Lenovo’s Long-Ailing Smartphone Arm Cuts Losses by Half
The long-ailing smartphone arm of Chinese electronics-maker Lenovo Group Ltd. trimmed its losses by half, its interim third quarter results show, as its strategy focused on the domestic market and higher-end offerings bears fruit.
Lenovo’s China region President Liu Jun said in a financial call Tuesday that the unit will focus on developing high-performance products for business and gaming in the China market. These more premium segments of the country’s market have grown as part of a general trend of upgrading consumption in the East Asian nation, he added.
Losses from the company’s smartphone business narrowed 56% in the third quarter to $22 million. This came as Lenovo rolled out more expensive handsets, with its phone prices as a whole rising 10% from the preceding quarter.
It released a new version of its flagship Legion gaming smartphone this month, with handsets running between 3,499 yuan ($524) and 5,999 yuan. And in September, it launched its first 5G-powered Motorola Razr smartphone with a flexible screen for 12,499 yuan.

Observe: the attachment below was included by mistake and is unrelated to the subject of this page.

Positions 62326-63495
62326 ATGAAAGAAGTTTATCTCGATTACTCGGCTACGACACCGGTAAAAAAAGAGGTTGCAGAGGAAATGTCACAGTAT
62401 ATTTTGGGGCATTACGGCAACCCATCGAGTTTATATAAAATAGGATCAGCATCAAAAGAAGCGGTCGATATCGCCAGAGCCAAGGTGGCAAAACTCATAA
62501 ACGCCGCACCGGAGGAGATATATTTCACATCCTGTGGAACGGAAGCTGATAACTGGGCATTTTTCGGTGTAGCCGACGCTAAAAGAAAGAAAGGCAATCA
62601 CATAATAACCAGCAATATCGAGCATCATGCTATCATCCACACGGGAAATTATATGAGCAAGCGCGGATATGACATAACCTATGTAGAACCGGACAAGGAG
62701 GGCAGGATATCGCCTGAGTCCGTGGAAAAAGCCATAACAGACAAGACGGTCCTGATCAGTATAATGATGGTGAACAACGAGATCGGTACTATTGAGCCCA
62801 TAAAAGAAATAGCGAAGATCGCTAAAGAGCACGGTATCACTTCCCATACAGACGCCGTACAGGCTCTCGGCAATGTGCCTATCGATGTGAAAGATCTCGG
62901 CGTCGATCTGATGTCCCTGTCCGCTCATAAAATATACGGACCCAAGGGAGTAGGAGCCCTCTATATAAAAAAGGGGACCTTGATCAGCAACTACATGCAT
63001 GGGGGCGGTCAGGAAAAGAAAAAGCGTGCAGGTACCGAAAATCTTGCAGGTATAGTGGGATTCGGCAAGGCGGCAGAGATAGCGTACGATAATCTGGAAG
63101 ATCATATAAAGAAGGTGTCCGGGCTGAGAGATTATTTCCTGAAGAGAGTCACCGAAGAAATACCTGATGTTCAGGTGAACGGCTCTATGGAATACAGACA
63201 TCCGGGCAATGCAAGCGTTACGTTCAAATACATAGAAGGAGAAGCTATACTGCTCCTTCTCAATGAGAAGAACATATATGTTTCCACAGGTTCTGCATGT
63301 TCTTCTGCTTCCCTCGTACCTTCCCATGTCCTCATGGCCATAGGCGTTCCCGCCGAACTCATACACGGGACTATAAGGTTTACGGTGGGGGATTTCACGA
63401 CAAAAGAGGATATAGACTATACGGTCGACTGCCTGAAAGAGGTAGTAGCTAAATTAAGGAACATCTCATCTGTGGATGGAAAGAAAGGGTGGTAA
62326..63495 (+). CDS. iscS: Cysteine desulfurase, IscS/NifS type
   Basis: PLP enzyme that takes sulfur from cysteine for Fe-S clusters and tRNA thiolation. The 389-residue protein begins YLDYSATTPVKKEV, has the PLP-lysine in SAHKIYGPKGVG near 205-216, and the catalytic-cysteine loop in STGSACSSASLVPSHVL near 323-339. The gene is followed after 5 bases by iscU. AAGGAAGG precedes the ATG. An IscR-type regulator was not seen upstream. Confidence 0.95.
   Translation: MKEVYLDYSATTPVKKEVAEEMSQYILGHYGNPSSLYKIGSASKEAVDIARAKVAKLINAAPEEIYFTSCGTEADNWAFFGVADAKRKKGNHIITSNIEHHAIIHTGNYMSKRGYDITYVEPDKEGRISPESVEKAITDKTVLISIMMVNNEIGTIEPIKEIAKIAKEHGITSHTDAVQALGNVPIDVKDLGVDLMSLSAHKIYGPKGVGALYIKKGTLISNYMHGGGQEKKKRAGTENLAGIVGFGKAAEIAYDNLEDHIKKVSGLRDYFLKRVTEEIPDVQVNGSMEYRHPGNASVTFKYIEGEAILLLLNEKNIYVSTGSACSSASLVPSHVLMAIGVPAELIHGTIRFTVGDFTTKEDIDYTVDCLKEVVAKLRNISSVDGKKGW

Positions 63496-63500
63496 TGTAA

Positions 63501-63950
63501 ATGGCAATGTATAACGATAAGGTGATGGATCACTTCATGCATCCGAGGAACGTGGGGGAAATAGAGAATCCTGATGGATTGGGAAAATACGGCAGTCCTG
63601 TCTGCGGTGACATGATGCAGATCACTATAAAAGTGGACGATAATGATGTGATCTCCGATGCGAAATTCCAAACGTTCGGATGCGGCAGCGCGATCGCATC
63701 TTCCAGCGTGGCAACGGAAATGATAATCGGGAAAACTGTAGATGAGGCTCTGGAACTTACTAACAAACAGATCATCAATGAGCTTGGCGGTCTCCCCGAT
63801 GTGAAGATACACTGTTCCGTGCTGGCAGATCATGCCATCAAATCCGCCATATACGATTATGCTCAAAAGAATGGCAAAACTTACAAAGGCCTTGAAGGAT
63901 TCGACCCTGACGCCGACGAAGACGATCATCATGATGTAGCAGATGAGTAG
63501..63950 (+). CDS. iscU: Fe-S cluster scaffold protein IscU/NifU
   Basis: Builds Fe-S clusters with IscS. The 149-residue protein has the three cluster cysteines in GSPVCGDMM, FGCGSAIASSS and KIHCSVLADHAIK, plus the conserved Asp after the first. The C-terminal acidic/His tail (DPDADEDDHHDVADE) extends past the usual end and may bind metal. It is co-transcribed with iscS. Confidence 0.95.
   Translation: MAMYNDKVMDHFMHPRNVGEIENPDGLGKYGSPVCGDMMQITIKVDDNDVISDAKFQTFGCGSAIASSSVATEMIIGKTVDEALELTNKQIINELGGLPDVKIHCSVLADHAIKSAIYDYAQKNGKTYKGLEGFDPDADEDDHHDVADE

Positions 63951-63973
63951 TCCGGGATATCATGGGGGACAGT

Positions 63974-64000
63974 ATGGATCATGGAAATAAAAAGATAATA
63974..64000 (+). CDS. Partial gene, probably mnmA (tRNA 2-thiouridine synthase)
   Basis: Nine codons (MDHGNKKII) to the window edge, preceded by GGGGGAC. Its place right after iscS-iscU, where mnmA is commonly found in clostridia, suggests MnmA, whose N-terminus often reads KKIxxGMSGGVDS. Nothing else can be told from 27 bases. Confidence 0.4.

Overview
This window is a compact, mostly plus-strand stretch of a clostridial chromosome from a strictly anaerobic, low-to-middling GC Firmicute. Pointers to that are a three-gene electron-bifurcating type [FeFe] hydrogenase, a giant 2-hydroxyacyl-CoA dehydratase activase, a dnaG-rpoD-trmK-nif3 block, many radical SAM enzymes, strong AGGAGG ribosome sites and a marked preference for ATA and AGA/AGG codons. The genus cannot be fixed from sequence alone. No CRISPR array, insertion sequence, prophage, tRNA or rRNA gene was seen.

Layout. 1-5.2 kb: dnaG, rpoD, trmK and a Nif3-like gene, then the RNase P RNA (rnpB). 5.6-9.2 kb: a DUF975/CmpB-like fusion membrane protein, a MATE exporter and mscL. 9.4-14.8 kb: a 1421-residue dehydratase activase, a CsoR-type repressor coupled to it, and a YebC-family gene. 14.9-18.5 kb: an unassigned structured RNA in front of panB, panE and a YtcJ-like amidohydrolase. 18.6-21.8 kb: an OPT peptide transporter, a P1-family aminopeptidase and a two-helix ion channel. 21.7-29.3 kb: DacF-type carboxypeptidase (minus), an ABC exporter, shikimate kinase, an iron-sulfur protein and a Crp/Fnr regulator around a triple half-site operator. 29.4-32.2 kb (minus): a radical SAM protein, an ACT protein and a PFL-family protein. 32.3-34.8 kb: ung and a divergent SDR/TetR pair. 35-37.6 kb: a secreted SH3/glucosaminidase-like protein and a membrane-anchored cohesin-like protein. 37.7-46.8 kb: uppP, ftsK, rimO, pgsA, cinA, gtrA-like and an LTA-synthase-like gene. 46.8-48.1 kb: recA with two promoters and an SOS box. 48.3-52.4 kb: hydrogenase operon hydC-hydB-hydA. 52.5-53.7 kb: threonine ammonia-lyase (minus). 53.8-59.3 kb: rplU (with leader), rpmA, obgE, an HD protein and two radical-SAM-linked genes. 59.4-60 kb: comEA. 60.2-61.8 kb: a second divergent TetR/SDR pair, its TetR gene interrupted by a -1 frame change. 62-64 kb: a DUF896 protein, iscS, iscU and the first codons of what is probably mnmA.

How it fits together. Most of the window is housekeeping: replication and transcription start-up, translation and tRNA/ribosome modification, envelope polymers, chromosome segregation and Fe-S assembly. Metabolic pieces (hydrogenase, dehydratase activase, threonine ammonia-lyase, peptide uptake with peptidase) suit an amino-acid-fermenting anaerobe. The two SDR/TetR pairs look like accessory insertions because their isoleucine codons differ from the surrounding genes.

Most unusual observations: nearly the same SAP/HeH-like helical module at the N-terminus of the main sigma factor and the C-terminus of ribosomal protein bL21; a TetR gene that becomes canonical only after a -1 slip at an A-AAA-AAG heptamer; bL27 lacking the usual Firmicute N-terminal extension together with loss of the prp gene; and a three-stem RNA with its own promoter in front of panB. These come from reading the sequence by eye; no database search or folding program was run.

“We have suffered a lot, because blindly pursuing volume puts pressure on profitability,” Lenovo Group CEO Yang Yuanqing said on the call. He said he expects the new strategy to help the smartphone unit turn a profit in the next quarter.
Lenovo’s smartphone business has not posted an annual profit since it acquired Motorola from Google in 2014 for $2.9 billion, as it struggled to integrate the U.S. company’s assets and operations into its own business.
The company then downscaled its business in the sector and turned its focus to the North America and Latin America markets. It also resorted to a cost-cutting strategy to prioritize its main PC business.
As the smartphone market contracted during the pandemic, and Lenovo faced fierce competition from lower-end manufacturers such as Xiaomi and Oppo, its shipments dropped 4% to 10.2 million units in the third quarter, making it 9th among global smartphone makers, according to intelligence firm IDC.
The Hong Kong-listed company had a 2.8% share of the global smartphone market in the second quarter, according to data from research institute Canalys, slightly lower than last year.
In a bright spot, Lenovo’s PC and smart device business retook the global No. 1 spot with a 24.3% market share in the third quarter, delivering nearly 20 million PCs, according to Canalys.
Lenovo is aiming to deliver a total of 300 million PCs in 2020, which would represent 9% year-on-year growth and exceed its previous target by 40 million. However, Yang said the company is facing a shortage of components as manufacturers were impacted by the pandemic.
Fueled by the strong performance of the PC sector as people worldwide continued to work and play at home during the pandemic, Lenovo’s profits surged 43% to $350 million on revenue of $14.52 billion, which was up 7%.
Contact reporter Anniek Bao (email@example.com) and editor Joshua Dummer (firstname.lastname@example.org)
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